The New Zealand government has signed an agreement with the country's biggest phone companies to introduce mobile blocking technology into Kiwi prisons.
The deal, announced yesterday, follows technical trials over the last 12 months by Vodafone, Telecom New Zealand and the Department of Corrections to prevent inmates from illegally using mobiles in their cells.
After testing a range of different blocking technologies, the two mobile operators will now start work on the process of installing the jamming infrastructure across New Zealand prisons.
The pair said that there is no perfect solution for the entirety of the prison system as each facility has its own characteristics. Vodafone and Telecom have come up with a package of technologies to block prisoners' mobile chats.
Vodafone and Telecom also announced they are working on a code of practice for future telcos on the subject of preventing unauthorised mobile use behind bars.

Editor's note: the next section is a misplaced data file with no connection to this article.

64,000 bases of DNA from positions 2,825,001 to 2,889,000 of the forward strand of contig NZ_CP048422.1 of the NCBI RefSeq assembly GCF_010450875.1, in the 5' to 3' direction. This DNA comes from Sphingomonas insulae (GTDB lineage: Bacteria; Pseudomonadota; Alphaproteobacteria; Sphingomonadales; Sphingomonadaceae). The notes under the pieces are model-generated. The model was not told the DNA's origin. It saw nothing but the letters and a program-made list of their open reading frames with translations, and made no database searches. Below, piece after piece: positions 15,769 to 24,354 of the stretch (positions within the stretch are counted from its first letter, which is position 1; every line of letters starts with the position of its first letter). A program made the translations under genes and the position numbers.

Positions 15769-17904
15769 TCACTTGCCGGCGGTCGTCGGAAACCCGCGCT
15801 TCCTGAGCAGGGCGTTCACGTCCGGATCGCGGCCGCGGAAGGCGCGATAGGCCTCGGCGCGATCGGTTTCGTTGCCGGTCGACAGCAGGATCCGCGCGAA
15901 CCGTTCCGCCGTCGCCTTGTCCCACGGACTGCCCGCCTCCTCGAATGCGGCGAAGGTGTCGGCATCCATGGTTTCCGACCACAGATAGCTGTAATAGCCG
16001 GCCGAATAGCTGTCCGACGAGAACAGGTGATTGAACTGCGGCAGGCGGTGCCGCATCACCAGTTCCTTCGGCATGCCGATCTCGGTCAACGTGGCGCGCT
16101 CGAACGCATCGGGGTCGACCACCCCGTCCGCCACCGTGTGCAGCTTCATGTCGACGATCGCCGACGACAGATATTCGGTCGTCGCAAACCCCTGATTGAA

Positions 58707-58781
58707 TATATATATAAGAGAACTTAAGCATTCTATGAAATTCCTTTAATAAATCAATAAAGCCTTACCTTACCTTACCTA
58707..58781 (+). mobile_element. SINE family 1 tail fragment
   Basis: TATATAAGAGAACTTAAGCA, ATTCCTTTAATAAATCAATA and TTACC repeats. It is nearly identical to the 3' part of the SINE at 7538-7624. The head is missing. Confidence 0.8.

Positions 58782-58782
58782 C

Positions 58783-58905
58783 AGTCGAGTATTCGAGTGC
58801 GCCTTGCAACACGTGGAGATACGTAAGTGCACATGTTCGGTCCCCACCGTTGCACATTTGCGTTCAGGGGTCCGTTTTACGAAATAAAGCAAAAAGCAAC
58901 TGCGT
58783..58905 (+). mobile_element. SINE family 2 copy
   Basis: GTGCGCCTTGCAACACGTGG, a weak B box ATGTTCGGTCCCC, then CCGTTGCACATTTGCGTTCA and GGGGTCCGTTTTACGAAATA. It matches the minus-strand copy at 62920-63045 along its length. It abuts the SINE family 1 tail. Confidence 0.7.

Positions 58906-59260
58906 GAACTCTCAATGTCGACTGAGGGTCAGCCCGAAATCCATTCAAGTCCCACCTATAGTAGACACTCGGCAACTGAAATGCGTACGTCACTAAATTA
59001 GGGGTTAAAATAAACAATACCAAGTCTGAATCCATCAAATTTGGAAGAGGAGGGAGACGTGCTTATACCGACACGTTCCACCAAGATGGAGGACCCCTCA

The Department of Corrections first announced co-operation with Vodafone and Telecom to tackle the problem of mobile use in jails in 2005. Previous discussions on phone jamming technology faltered due to concerns that the equipment could affect users outside prison walls.
"Prisoners in custody are using mobile phones to continue their criminal activity, threaten people in the community such as witnesses and victims, access services such as telephone banking and arrange escapes. Mobile phones also provide a capability to orchestrate simultaneous disturbances within correctional centres," a government report into illicit mobile use, published at the time, said.
Australia, too, is looking into blocking technology for prisons. Recently, NSW Justice Minister John Hatzistergos called on the federal government to stop delaying the introduction of such technology and said it should be adopted as a matter of urgency.
The New South Wales Parliament passed a Bill in June to make the use and possession of mobile phones in correctional institutions a criminal offence.